Clover Garden School (2454 Altamahaw Union Ridge Rd, Burlington)
Fairchild Community Center (827 S Graham Hopedale Rd, Burlington)
First Church of the Nazarene (802 Chapel Hill Rd, Burlington)
Grove Park Baptist Church (108 Trail One, Burlington)
Mayco Bigelow Center (849 Sharpe Rd, Burlington)
St. Marks Church (1230 St Marks Church Rd, Burlington)
YMCA (1346 S Main St, Burlington)
Graham Recreation Center (311 College St, Graham)
Swepsonville Baptist Church (2754 Darrell Newton Dr, Graham)
Lamb's Chapel (415 Roxboro Rd., Haw River)
Mebane Arts Center (622 Corregidor St., Mebane)

Loss Prevention

Loss Prevention Tips

The following steps should be taken by every homeowner before a disaster to assure a speedy, hassle-free recovery after a loss:

Home Coverage and Preparedness Tips

  • Check with your insurance agent to assure adequate coverage is provided by your homeowners’ insurance policy. Remember to notify agents of any improvements or additions to the home.
  • If your homeowners’ insurance policy does not have wind/hail coverage, you will need to purchase separate coverage, which has a 15-day waiting period. Consult your insurance agent.
  • Check with your insurance agent to determine if you need flood insurance. Flood insurance is not part of most homeowners’, mobile home or rental insurance policies. You will need to purchase separate coverage, which has a 30-day waiting period.
  • Investigate purchasing replacement-cost coverage for your home and its contents. This option provides for the rebuilding or replacement of damaged property and belongings at current costs, rather than depreciated values.
  • Check your policy for “loss of use” coverage. If you are required to seek temporary shelter due to a covered loss, such as a tornado, many policies will cover these expenses up to a certain amount. If your home is uninhabitable because of physical damage, most homeowners’ policies will pay additional living expenses while your property is being repaired. Lack of power and water is not considered physical damage and, therefore, additional living expenses will not be covered.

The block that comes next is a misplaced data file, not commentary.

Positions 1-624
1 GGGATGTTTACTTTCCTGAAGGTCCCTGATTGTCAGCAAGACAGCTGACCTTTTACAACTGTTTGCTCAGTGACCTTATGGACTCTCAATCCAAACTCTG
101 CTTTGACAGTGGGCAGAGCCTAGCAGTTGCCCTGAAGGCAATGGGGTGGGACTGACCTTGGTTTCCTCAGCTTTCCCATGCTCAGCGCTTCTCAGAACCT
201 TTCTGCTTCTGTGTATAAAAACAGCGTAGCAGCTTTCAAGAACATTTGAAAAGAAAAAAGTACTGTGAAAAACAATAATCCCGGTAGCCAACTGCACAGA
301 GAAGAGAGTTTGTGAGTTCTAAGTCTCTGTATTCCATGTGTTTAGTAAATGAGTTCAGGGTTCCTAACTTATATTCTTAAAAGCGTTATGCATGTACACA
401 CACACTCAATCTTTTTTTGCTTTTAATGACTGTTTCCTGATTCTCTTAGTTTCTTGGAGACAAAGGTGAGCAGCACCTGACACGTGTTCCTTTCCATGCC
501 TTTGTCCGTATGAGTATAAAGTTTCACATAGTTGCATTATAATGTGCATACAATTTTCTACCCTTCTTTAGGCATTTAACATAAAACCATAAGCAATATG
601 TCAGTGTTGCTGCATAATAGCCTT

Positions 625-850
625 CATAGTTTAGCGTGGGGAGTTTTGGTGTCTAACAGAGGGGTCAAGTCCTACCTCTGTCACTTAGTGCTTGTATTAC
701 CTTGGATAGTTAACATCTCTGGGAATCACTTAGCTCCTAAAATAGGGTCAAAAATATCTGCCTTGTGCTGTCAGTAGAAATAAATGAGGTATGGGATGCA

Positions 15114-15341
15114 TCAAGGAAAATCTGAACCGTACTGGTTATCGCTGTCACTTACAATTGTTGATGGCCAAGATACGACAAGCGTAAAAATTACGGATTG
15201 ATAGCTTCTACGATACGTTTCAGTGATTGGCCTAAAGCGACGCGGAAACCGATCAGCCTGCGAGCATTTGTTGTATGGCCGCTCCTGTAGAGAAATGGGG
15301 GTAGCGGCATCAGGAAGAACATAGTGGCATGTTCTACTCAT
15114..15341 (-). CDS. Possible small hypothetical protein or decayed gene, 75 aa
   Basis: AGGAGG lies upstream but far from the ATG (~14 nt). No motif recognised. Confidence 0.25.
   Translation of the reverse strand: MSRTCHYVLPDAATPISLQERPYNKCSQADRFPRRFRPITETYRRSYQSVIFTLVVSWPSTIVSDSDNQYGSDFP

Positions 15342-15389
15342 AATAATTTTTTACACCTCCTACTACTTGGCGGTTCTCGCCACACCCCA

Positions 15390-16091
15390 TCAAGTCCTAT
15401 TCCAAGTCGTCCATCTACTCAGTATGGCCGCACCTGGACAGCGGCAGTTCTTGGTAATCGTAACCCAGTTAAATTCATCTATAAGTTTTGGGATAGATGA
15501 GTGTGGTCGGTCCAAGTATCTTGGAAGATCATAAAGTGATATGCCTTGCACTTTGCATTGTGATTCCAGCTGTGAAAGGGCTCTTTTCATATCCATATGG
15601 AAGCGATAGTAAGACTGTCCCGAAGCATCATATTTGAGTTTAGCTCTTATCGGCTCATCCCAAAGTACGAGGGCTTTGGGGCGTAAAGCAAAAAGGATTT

• Consider constructing an underground or in-home shelter. (See Shelter Information Sheet.)

A Home Inventory Will Assist In Settling Claims

  • It is important that you videotape, photograph or compile a written inventory of your home and belongings.
  • Keep the inventory off-premises in a safety deposit box or with an out-of-the area contact. The inventory will provide a record for you and the insurance company should a loss occur.
  • Go through each room of your home and list every item, including the purchase date, price, model and serial numbers, if applicable. Don’t forget closets, the garage and the basement.
  • Include the appraised value of antiques, jewelry and other costly possessions. Attach professional, written appraisals when necessary.
  • Slowly pan the camera around the room in order to capture each item on film.
  • Obtain close-ups of expensive items, such as jewelry, fine art, antiques, stamp collections, etc.
  • Consider grouping items for easier inventory.
  • Narrate the video by noting purchase cost and date, model and serial numbers on appliances and other appropriate items. 
  • Update your inventory every two-to-three years.

Automobile Coverage and Preparedness Tips

  • If damaged by windstorms or hail, most vehicles are protected under the “other than collision” (comprehensive) portion of an automobile insurance policy. Check with your insurance agent to be certain of your automobile coverage.
  • If severe weather threatens, move vehicles to covered area to prevent damage from high winds, flying debris and hail.

After the Loss Insurance Tips

  • Contact your insurance agent or company representative as soon as possible and ask for instructions on what to do until your adjuster arrives.
  • Begin preparing an inventory of personal property damaged or destroyed, and take pictures of the damaged property.